Copper Gripped by China Fears as Prices Plunge Below $8,000
(Bloomberg) -- Copper fell below $8,000 a ton for the first time in six months as investors cool on the prospects for a robust economic recovery in China this year.
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The metal has tumbled about 8% this month in the face of disappointing economic data from the world’s top consumer, wiping out gains seen following the end of China’s Covid-19 lockdowns. Poor domestic demand has forced smelters in the Asian nation to ramp up exports that have helped replenish inventories elsewhere.
Funds are turning bearish with short positions outweighing longs for the first time in almost three years on the London Metal Exchange, marking a rapid turnaround in sentiment since the first quarter, when Trafigura Group and Goldman Sachs Group Inc. were calling for copper to hit an all-time high within a year.
The energy transition remains supportive of the long-term outlook for the bellwether metal. But for now, the absence of any big-ticket infrastructure spending announcements from Beijing means there’s no safety net for investors.
“Metals markets have faced significant pressures after the disappointing April macro data from China, which have acted as a wake-up call to the weak reality on the ground,” Citigroup Inc. said a note.
There’s also little help for the copper market from the US. The Federal Reserve’s aggressive monetary tightening campaign has undermined demand, and recent comments from officials suggest the central bank may keep raising rates.
The metal fell as much as 2.9% to $7,867 a ton on the LME, the lowest since late November, and traded at $7,896 as of 12:01 p.m. New York time.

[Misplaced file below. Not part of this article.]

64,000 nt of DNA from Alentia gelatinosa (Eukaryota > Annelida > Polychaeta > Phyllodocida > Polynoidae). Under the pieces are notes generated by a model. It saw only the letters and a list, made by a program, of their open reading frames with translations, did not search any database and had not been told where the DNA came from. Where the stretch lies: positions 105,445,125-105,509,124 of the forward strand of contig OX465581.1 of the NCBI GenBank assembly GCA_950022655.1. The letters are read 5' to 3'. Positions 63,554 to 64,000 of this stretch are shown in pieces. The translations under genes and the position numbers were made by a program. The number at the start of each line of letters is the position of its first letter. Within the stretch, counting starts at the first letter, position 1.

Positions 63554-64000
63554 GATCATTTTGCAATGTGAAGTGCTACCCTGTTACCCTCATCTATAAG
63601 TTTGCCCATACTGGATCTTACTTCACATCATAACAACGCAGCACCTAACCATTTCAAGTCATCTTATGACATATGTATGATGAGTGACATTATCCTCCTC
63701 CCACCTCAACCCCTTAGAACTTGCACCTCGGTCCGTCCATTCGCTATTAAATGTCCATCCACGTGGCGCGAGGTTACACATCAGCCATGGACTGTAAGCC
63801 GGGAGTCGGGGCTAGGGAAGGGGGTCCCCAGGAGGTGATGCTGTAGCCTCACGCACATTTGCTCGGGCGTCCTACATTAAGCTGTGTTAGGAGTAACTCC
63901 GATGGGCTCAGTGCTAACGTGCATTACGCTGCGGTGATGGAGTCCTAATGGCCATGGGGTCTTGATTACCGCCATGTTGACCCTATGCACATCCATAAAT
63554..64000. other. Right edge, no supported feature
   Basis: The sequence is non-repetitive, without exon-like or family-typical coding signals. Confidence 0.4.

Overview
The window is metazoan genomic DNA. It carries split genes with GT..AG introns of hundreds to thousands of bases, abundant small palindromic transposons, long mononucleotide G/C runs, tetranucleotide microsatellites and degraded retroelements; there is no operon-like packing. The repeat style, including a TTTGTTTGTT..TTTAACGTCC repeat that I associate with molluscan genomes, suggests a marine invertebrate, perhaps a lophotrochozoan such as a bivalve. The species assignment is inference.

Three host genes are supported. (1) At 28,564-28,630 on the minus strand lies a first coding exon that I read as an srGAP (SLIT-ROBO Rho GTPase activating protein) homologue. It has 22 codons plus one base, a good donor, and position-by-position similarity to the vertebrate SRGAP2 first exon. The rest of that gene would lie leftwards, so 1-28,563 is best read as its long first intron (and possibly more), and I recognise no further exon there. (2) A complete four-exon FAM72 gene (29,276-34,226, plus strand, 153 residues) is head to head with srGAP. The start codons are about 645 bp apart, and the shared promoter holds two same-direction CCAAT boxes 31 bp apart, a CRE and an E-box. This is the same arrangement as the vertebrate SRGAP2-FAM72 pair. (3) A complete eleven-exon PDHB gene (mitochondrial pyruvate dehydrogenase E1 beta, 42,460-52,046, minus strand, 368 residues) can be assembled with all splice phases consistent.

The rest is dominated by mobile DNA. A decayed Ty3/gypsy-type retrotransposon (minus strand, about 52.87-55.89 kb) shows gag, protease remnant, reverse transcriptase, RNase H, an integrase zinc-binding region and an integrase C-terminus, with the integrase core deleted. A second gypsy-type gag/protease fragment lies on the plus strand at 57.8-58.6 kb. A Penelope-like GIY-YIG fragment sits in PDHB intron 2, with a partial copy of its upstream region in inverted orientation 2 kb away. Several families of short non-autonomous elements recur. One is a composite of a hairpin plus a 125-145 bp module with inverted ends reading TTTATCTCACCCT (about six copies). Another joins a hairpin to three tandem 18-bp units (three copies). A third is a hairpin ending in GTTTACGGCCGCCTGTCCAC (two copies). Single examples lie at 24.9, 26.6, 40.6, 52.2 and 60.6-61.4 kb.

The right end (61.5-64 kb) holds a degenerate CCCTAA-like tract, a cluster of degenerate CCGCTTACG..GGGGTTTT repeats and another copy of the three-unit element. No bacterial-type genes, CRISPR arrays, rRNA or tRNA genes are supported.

Goldman Sachs — a notable copper bull — said commodities prices would “come roaring back” should concerns over a global recession turn out to be misplaced. Copper will return to $10,000 a ton by this time next year, analysts including Nicholas Snowdon said in a note.
For now, a key spread is signaling supply is running well ahead of demand. The metal’s spot price was at a $66 a ton discount to three-month futures on the LME on Tuesday. That’s the widest contango — when futures trade at a premium to the spot price — in data going back to 1994.
Supply is rising as some challenges faced by key miners have eased. First Quantum Minerals Ltd. ended a months-long dispute with the Panamanian government in March. A massive hoard of copper in the Democratic Republic of Congo owned by China’s CMOC Group Ltd. is set to hit the market after being held up by a dispute over royalties.
That would mean “prices are going to head even lower,” said Jiang Hang, head of trading at Yonggang Resources Co.
The supply strength is already showing in a rebound in LME inventories from the multi-year lows of the first quarter.
Copper’s poor performance this year will disappoint investors who saw it as a pure way to bet on the energy transition. The metal is needed in everything from wind turbines to electric vehicles, and most analysts see those new sources of demand creating large deficits sometime in the next decade.
But timing the resurgence is no easy task given the unpredictability of the world economy since the pandemic. Copper is above all a proxy for global growth.
“For people buying into a structural long-term story, the way to play that is to buy an equity, not an option,” said Dwight Anderson, the founder of Ospraie Management LLC.
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